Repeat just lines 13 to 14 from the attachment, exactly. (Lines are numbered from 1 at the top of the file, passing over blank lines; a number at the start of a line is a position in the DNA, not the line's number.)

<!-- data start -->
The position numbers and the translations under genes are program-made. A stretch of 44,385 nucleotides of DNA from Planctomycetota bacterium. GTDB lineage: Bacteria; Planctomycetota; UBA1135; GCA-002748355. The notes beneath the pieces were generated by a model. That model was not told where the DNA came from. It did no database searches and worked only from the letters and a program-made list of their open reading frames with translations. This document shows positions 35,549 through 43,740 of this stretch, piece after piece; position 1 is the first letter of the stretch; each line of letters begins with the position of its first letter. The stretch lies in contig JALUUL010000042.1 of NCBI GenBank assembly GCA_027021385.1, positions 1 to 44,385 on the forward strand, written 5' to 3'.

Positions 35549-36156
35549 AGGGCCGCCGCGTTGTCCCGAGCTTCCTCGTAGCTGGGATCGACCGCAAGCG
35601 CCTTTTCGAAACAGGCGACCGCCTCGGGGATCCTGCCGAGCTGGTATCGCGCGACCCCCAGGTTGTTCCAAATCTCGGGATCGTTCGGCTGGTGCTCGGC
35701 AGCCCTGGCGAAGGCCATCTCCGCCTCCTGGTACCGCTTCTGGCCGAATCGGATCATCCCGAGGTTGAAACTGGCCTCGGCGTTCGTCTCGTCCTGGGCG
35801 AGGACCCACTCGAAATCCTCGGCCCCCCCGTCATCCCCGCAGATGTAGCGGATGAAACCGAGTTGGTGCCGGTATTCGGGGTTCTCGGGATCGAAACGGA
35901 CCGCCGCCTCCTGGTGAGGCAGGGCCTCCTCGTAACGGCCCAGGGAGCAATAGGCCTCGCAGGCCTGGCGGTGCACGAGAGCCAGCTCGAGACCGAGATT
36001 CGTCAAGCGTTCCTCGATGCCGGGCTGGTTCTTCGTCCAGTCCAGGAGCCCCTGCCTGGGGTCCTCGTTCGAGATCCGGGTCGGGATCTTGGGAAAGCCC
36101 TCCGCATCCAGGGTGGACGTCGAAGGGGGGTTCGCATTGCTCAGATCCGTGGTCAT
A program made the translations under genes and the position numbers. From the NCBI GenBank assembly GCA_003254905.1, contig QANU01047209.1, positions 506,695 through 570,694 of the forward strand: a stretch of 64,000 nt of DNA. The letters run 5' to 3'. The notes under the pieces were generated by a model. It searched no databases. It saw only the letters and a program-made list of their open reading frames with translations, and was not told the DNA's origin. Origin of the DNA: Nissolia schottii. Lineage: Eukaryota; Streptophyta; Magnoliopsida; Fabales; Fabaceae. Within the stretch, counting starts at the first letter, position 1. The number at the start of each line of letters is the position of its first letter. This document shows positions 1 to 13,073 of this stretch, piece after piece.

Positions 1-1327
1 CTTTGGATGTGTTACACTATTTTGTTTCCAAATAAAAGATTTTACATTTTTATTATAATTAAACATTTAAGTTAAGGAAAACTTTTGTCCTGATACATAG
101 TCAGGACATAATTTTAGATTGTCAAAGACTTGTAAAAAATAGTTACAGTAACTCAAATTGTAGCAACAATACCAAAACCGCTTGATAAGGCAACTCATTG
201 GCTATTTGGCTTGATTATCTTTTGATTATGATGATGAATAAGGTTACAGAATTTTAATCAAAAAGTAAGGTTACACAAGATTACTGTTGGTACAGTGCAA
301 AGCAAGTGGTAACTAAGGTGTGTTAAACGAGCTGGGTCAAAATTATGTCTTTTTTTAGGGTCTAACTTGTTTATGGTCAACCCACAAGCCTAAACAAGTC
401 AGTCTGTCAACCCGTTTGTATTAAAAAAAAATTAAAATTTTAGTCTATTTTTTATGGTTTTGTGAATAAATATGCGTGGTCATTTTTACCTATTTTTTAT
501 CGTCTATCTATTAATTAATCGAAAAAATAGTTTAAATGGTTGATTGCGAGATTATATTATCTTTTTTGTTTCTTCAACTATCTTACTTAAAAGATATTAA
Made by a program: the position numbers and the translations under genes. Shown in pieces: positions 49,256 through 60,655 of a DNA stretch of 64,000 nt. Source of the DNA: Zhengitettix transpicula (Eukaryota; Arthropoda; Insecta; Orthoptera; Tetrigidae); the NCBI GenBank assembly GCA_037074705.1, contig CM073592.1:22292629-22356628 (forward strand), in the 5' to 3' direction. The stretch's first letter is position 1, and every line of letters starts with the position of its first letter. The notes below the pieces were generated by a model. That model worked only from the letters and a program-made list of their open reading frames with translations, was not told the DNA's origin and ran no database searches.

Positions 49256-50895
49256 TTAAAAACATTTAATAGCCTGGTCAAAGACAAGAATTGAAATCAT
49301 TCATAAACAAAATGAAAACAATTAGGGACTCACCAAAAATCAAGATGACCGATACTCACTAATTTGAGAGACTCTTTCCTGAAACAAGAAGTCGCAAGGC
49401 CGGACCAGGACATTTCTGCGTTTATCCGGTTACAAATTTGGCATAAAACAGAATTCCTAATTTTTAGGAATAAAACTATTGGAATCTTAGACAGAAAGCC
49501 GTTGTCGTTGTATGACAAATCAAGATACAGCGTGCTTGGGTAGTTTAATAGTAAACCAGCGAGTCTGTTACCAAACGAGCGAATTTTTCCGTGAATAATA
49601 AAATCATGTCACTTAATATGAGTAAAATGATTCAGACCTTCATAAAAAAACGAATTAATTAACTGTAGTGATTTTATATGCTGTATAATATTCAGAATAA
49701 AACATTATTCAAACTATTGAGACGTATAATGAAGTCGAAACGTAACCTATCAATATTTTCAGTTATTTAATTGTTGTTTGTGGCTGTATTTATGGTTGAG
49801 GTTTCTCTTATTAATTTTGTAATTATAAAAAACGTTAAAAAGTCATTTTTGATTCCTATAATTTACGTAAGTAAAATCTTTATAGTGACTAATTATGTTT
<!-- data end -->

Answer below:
101 TCAGGACATAATTTTAGATTGTCAAAGACTTGTAAAAAATAGTTACAGTAACTCAAATTGTAGCAACAATACCAAAACCGCTTGATAAGGCAACTCATTG
201 GCTATTTGGCTTGATTATCTTTTGATTATGATGATGAATAAGGTTACAGAATTTTAATCAAAAAGTAAGGTTACACAAGATTACTGTTGGTACAGTGCAA